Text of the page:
Free agent Jordan Zimmermann reportedly agrees to deal with Tigers

The first of the big free agent dominoes has fallen, and it’s Jordan Zimmermann, who is soon to be an ex-National.

The Tigers have reportedly agreed to terms with the right-hander on a deal that would pay Zimmermann about $110 million over the next five years. The contract is, of course, pending a physical, a process that should be completed later this week before the Winter Meetings convene in Nashville. had predicted that Zimmermann could be in line for a deal worth $126 million over six years. was the first to report that Zimmermann and the Tigers had agreed to terms. reported late last night that the two sides were engaged in substantive talks on a deal, as well as the terms of the contract this afternoon.

Zimmermann will be the first pitcher who has gone through Tommy John surgery to receive a free agent contract in excess of $100 million. The Nationals reportedly offered Zimmermann a five-year extension worth $105 million before the 2015 season, which he turned down.

It’s really no surprise that Zimmermann would choose the Tigers, considering the 29-year-old is a native of Auburndale, Wis., and attended Wisconsin-Stevens Point before the Nationals picked him in the second round of the 2007 First-Year Player Draft. It was widely believed that Zimmermann sought to return to his Midwestern roots, and both the Tigers and Cubs were believed to be logical suitors given their geography.

Jordan-Zimmermann-no-hitter-arms-out.jpgBecause Zimmermann was extended and rejected the $15.8 million qualifying offer from the Nationals, they will receive a compensatory draft pick between the first and second rounds for the Tigers signing the pitcher. The Tigers will lose thier second-round pick for obtaining Zimmermann’s services; their first-round pick, the ninth overall selection, is protected.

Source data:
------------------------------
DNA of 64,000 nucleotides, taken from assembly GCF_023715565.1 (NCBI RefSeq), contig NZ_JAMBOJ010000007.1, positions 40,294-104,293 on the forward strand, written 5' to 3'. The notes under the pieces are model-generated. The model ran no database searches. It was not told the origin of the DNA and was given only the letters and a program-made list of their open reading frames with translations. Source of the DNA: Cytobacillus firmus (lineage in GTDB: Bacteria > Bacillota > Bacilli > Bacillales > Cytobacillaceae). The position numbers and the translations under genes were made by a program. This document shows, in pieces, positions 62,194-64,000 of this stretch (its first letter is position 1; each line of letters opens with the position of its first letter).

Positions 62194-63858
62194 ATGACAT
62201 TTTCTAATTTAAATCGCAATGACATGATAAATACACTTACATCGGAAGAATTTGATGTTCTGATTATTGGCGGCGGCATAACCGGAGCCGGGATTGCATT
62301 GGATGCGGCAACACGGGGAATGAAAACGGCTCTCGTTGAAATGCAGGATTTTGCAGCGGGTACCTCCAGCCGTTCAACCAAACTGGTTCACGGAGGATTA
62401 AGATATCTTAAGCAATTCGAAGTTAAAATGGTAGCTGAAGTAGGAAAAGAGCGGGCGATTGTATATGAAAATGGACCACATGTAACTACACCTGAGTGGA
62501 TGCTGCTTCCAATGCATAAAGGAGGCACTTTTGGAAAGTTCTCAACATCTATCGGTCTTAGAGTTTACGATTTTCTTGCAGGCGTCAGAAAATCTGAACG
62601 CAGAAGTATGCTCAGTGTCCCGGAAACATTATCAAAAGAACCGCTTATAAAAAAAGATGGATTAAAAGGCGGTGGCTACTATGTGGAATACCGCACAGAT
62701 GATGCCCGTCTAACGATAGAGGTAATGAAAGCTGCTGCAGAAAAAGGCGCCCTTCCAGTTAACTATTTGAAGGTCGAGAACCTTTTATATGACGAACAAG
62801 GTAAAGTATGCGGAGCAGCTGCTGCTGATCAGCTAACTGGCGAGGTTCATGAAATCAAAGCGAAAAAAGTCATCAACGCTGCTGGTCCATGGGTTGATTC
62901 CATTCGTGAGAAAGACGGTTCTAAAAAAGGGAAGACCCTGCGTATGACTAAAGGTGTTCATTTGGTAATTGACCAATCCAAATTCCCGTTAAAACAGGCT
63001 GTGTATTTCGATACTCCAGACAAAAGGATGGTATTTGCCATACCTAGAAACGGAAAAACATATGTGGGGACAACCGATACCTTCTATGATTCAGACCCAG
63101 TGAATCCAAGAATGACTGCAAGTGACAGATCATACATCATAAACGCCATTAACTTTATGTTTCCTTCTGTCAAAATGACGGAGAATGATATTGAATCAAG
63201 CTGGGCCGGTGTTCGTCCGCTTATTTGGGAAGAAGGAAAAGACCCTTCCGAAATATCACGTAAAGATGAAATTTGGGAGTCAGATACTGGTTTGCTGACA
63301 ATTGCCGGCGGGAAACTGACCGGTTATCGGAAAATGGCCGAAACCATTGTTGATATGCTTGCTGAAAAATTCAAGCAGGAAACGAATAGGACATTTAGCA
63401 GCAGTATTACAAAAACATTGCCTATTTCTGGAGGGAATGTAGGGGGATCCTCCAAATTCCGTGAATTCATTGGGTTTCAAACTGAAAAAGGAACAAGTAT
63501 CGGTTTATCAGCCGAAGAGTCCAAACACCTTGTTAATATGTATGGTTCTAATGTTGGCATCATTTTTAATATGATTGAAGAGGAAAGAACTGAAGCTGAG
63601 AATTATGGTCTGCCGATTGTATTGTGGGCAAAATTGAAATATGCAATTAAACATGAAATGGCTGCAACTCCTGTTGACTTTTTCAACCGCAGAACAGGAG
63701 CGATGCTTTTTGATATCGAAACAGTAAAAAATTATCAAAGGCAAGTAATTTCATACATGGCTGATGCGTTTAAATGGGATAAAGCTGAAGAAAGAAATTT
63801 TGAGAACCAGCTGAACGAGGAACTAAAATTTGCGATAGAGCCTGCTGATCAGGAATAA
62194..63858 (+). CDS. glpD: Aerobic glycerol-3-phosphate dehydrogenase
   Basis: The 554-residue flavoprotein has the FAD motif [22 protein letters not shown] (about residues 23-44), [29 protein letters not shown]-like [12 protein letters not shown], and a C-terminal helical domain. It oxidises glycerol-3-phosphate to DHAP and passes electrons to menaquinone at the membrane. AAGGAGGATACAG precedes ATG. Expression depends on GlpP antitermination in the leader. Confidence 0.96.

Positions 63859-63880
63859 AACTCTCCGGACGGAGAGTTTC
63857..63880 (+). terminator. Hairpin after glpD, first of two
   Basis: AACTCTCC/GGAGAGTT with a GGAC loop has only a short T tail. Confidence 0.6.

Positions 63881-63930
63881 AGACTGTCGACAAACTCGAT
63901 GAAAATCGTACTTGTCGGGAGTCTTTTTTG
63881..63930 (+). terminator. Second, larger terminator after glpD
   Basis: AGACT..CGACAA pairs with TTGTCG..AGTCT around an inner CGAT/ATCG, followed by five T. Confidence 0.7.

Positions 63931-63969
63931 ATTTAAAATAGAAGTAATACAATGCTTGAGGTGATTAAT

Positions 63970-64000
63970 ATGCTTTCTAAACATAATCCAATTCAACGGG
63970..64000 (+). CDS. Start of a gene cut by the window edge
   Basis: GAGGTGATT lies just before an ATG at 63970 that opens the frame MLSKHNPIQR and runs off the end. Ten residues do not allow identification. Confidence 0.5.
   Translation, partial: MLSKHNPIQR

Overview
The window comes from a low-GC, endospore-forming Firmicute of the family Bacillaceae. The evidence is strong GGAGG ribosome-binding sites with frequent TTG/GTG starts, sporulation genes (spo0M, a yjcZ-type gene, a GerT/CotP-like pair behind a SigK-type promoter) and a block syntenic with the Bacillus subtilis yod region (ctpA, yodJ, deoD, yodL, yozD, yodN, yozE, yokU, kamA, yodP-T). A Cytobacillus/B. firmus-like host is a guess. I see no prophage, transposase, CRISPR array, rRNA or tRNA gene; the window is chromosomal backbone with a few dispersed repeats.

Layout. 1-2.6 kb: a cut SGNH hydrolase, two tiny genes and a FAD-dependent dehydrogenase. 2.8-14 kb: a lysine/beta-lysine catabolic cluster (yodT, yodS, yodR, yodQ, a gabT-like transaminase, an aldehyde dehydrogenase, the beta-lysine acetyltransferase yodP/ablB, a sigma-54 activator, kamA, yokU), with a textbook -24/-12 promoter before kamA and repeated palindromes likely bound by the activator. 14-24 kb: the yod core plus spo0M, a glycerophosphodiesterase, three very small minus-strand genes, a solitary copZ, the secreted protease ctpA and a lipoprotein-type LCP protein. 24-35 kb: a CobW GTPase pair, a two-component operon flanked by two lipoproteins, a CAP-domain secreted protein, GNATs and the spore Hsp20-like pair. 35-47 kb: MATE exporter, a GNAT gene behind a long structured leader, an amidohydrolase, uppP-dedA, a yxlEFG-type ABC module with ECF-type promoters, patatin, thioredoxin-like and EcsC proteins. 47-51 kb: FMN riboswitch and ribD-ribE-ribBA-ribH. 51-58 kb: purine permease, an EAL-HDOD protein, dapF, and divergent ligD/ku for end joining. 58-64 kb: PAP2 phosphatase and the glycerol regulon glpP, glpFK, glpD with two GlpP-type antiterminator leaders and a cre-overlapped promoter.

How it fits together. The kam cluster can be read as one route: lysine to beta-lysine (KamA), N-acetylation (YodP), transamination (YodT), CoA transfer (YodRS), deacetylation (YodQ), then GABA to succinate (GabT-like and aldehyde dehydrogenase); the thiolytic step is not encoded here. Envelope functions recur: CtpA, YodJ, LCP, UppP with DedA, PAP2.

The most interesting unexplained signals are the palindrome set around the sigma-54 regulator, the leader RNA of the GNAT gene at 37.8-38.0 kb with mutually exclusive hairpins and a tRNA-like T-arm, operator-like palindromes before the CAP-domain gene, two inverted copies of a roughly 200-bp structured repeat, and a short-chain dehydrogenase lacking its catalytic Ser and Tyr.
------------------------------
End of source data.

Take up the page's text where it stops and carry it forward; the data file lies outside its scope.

Zimmermann went 70-50 with a 3.32 ERA in 178 starts over seven seasons with the Nationals. His rookie season of 2009 was cut short by elbow problems that necessitated Tommy John surgery on Aug. 19. He returned in just 12 months, but was on a strict innings and pitch count in 2010, when he started seven games in the majors after making 10 minor league rehab starts. In 2011, his first full season back from Tommy John, Zimmermann went 8-11 with a 3.18 ERA in 26 starts, taking a seat in September when he had reached a team-mandated innings cap.

Over the next four campaigns, Zimmermann assumed the role of rotation workhorse, never pitching fewer than 195 2/3 innings in 2012 and reaching a career high of 213 1/3 in 2013. He went 12-8, 19-9, 14-5 and 13-10 over that span, leading the National League with 19 wins in 2013 and 33 starts in 2015. An All-Star selection in 2013 and 2014, he finished seventh and fifth, respectively, in the NL Cy Young voting in those seasons.

On Sept. 28, 2014, the final day of the regular season, he pitched the first no-hitter in Nationals history, a 1-0 victory over the Marlins that was saved by a spectacular diving catch by Steven Souza Jr. The image of Zimmermann with his arms outstretched as Souza’s grab protected the no-hitter is one of the most memorable in the team’s history in D.C.

Zimmermann will join a Tigers rotation that includes right-handers Justin Verlander, an AL Cy Young and MVP winner in 2011, and Anibel Sanchez.

The Nationals host the Tigers in interleague play from May 9-11, so there’s a chance that Zimmermann will pitch again at Nationals Park in 2016, only in road grays rather than home whites or reds.

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